This Anti-Bullying Ad Aimed at Grown-Ups Could Change the World

This anti-bullying ad from France seems to be asking one simple question:

If we don’t expect adults to torture and torment one another in the workplace, why do we allow kids to do it at school?

This ad takes us out of the settings we’re used to seeing bullying happen: In schools, and amongst children.

Removing us from that, we can no longer excuse the behavior as normal. We’d never tolerate this behavior among our employees, so why do so many adults (parents and teachers, even) think bullying is a rite of passage?

It’s not.

Bullying is cruelty. It is torture—emotionally and often physically as well.

Bystanders can change the world. Let this ad sink in, and then do something to change the culture that calls bullying “normal”.

Let’s get this ad on every major network here in the USA and see if we can help make a change and some save kids from the torment we see every day in most schools.

This ad is aimed at grown-ups for a reason—we’re the ones who can protect these kids.


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About Joanna Schroeder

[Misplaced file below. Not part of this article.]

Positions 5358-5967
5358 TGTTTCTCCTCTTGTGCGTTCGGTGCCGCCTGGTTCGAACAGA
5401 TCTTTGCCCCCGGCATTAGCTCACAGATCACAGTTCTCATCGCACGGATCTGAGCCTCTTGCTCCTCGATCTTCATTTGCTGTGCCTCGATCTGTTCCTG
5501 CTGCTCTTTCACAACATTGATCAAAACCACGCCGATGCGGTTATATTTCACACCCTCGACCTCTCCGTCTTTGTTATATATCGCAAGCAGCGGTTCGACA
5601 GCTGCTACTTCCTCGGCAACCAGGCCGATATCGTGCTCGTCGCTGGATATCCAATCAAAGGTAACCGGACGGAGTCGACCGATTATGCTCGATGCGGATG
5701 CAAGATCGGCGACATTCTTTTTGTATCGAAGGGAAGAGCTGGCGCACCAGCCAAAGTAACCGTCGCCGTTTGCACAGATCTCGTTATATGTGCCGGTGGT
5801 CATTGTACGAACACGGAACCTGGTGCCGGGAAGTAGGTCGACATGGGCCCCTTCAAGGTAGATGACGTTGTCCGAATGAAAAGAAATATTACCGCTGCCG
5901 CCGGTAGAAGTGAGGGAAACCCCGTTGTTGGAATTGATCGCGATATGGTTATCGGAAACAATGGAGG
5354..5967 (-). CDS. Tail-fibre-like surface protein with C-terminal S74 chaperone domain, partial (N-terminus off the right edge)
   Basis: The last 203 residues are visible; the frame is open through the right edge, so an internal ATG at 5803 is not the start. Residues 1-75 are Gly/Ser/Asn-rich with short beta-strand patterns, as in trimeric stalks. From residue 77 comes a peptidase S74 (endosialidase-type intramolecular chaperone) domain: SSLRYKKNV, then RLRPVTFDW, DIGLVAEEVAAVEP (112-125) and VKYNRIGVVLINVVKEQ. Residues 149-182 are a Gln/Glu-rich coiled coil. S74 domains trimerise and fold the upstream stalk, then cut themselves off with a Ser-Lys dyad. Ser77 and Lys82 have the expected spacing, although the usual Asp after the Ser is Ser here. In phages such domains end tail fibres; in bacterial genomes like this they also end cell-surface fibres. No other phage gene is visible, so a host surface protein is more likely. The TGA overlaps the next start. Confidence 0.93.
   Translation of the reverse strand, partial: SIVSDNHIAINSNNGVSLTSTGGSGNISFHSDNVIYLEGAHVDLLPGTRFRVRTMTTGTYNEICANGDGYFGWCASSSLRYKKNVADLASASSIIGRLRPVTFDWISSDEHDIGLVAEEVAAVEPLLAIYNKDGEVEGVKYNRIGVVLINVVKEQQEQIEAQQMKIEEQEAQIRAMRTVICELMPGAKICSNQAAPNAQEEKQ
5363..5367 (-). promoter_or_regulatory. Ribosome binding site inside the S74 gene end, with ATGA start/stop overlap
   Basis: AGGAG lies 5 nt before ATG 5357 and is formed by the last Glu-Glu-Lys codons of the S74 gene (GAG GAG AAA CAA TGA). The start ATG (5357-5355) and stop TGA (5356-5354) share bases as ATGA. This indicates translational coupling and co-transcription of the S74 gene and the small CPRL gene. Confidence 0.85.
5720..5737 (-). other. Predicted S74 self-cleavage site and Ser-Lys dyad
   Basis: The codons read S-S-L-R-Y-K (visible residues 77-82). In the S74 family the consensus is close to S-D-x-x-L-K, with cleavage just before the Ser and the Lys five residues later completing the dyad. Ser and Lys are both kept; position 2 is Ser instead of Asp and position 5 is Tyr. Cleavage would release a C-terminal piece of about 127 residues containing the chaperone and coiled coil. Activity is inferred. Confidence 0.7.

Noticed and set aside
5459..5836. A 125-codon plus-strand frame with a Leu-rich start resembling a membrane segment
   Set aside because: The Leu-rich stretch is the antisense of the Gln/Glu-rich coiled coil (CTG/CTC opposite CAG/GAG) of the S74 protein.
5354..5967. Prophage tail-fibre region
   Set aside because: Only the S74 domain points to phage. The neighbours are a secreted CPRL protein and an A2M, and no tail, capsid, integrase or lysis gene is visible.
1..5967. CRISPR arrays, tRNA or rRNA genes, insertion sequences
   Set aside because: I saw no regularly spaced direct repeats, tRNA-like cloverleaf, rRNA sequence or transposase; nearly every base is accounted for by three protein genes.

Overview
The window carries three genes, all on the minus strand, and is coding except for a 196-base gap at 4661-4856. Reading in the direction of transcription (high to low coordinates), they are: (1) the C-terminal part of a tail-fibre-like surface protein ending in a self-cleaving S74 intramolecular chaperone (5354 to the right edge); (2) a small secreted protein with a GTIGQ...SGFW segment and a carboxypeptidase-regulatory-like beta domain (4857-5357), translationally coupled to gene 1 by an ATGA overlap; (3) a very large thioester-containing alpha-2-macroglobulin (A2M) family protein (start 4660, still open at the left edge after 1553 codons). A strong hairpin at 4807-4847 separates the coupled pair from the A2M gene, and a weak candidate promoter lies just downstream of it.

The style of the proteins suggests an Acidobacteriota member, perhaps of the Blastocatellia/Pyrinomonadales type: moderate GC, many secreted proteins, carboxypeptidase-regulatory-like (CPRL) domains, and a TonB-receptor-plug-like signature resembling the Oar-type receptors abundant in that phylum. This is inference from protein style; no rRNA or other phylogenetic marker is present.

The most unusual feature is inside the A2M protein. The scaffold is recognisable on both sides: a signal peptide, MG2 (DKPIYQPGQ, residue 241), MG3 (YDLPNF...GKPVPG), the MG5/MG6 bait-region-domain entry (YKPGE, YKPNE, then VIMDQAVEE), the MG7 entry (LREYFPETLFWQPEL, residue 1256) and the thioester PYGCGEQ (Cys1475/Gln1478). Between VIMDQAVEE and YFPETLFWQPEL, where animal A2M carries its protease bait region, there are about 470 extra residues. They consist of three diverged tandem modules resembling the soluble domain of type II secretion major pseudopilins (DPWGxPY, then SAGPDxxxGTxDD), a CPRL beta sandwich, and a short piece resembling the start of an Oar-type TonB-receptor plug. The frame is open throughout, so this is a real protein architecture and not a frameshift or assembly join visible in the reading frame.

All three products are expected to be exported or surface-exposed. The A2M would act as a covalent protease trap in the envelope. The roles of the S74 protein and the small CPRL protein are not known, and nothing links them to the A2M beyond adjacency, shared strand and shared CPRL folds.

Joanna Schroeder is a feminist writer and editor with a special focus in issues facing raising boys and gender in the media. Her work has appeared on Redbook, Yahoo!, xoJane,,, and more. She and her husband are outdoor sports enthusiasts raising very active sons. She is currently co-editing a book of essays for boys and young men with author and advocate Jeff Perera. Follow her shenanigans on Twitter.


  1. Ann Sevaaetasi says:

    Luke , if you are from Australia how can there be African Americans there ? Would they not be African Australians ? This is not about race, but about how this would and could happen in an adult environment. No child or adult should ever be subjected to bullying. Ever !

  2. Saw this one a week or so ago – VERY effective.

  3. A good start. It should be noted, however, that by depicting the ridiculousness of adults engaging in bullying, the PSA misses the kinds of bullying that happens in workplaces: sexism, homonegativity, transphobia, ageism, etc.

    It didn’t escape me that the on,y people who appeared in the PSA were white men.

    • Joanna Schroeder says:

      This ad is very specific to one thing, and it is French, not American. Not surprising that it’s not as diverse as we’d like in the US.

      I dont think an ad that’s supposed to depict childhood-style bully can or even should talk about workplace bullying. That’s not what it’s about, despite the fact that it takes place in a workplace. That would cloud the issue.

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